You've got to hand it to them: Bill and Melinda Gates don't give up.
For a few decades now, the Gateses have spent billions of dollars to push pet education projects they believed would improve public schools. Bill Gates has conceded that none worked as he had hoped - and critics say some have been counterproductive.
But the couple keeps trying - and now they have found a new way to try to push their agenda and have even more influence on public policy.
The Hill has reported that the couple has created an entity they are calling the Gates Policy Initiative, a lobbying organization headed by Rob Nabors, a director at the Bill & Melinda Gates Foundation who served as White House director of legislative affairs under President Barack Obama.
The initiative, the Hill said, will concentrate on global health and development; education - specifically improving educational achievement of black, Latino and rural students; and lifting people out of poverty and into jobs.
The policy shop will be independent from the foundation, which they have used to further education projects including support for Common Core State Standards. The Gates Policy Initiative will be a 501(c) (4) initiative under the U.S. tax code, which is different from the couple's foundation, a 501(c) (3).
Both 501(c) (3) and 501(c) (4) organizations are tax-exempt from federal income taxes, but they can't do the same things. According to the IRS, a 501(c) (3) organization is considered "charitable" and "may not attempt to influence legislation as a substantial part of its activities and it may not participate in any campaign activity for or against political candidates." Private foundations under this tax designation may give general support grants to groups that use the money for lobbying.
Organizations designated as 501 (c) (4) are supposed to promote "social welfare" and may directly engage in some political activities.
Nabors told the Hill that the Gates Policy Initiative will work in a bipartisan way and does not plan to give political donations. He said:
"Bill and Melinda have a long history of engaging the executive branch, the legislative branch, in a bipartisan way, I don't see that changing. In terms of political giving or statements in support of political candidates, Bill and Melinda have been very clear that we will not be doing that type of activity through the (c)(4). We are focused almost exclusively on legislative outcomes and the lobbying effort."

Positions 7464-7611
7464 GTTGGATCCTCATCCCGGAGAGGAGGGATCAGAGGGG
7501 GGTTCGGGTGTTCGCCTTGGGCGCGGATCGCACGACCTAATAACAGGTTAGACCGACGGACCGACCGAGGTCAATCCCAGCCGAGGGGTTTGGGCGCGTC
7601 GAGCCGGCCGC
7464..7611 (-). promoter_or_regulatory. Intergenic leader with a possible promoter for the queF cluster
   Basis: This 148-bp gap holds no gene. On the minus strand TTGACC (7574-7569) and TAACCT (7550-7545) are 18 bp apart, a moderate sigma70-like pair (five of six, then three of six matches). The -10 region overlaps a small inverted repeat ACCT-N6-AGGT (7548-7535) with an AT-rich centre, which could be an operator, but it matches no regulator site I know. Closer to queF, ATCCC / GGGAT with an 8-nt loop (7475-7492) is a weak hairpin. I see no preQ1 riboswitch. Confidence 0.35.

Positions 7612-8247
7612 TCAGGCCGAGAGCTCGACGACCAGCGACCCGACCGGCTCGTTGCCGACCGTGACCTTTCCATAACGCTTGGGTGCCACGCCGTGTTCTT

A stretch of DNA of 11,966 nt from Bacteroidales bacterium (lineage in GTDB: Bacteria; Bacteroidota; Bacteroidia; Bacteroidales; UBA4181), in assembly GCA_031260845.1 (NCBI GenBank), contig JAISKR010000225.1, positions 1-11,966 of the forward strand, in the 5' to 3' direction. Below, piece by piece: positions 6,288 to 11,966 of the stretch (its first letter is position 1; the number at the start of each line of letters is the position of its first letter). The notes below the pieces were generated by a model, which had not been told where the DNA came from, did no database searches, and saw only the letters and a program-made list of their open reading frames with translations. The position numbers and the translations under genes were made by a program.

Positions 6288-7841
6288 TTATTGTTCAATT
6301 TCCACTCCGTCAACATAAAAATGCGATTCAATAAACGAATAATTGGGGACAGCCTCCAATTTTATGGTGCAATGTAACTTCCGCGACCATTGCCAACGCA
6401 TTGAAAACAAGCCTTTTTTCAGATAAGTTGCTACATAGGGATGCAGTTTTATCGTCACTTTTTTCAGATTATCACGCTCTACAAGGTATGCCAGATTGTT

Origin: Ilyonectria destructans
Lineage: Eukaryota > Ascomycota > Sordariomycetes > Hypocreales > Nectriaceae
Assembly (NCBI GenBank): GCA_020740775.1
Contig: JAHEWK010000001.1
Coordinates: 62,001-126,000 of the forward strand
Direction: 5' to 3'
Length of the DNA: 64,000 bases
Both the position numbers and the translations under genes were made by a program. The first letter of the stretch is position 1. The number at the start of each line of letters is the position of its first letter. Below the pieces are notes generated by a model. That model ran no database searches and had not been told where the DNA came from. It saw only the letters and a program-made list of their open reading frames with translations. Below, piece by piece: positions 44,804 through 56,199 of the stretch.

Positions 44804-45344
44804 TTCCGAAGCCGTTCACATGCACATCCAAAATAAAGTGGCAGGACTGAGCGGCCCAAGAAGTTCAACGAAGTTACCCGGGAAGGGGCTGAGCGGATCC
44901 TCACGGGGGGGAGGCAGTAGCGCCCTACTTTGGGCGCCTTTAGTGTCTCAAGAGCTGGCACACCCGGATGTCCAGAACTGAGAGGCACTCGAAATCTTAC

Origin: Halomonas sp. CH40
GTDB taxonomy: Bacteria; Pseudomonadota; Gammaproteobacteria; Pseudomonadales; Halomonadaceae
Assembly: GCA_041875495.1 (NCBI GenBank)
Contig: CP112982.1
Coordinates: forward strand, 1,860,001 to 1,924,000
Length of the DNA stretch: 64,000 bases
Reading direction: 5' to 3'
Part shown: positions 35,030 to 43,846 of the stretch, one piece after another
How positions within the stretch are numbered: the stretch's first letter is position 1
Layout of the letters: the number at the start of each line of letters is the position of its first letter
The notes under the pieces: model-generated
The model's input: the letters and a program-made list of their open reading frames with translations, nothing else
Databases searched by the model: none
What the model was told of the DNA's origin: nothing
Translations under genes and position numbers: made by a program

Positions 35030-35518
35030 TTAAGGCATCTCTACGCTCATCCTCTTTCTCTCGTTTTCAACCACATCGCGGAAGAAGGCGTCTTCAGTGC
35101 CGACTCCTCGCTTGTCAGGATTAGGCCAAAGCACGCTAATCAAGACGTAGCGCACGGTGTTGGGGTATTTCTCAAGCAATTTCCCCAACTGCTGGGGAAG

In fact, Bill Gates was extremely successful, without a policy shop, in pushing public policy to support his education agenda. He and Arne Duncan, Obama's longtime education secretary, worked together to push states to adopt the Common Core State Standards, expand charter schools and evaluate teachers by student standardized test scores.
That push led to a big increase in standardized testing, and then a backlash in states and in Congress, which passed a successor K-12 law to No Child Left Behind that sent some of the federal power exercised by Duncan back to the states.
Gates Foundation grants have supported some worthwhile education efforts, but its biggest pushes in the past decades have not succeeded as planned. The foundation began its first big effort in this realm 20 years ago with what it said was a $650 million investment to divide big, failing high schools into smaller schools, on the theory that smaller schools worked better. Some do and some don't, but Bill Gates declared in 2009 that it hadn't worked the way he had hoped (with some critics of Gates saying his project failed to address key issues that could have made the effort more successful).
After that, the foundation funded development, implementation and promotion of the Common Core and worked with Duncan to keep it alive despite backlash. During the Obama years, the foundation experimented with teacher evaluations by giving hundreds of millions of dollars to three public school systems and four charter management organization.
The experiments ignored warnings from assessment experts that using student test scores to evaluate teachers was neither fair nor valid. The school systems and charter organizations that took the foundation's money were required to use public money on the project, too, and they did. In 2013, Gates wrote an op-ed in The Washington Post saying it hadn't gone as he had hoped - and a 2018 report concluded the teacher evaluation project had failed to achieve its goal of improving student achievement in any significant way.
Even before they opened their own lobbying shop, the Gateses had enough clout to work with state governments and the federal government, and were successful in leveraging their own money to bring in public dollars for projects they supported.
Now, assuming the lobbying shop works better than some of their education initiatives, they will have a new avenue through which to get their ideas into the public space.
This article was written by Valerie Strauss, a reporter for The Washington Post.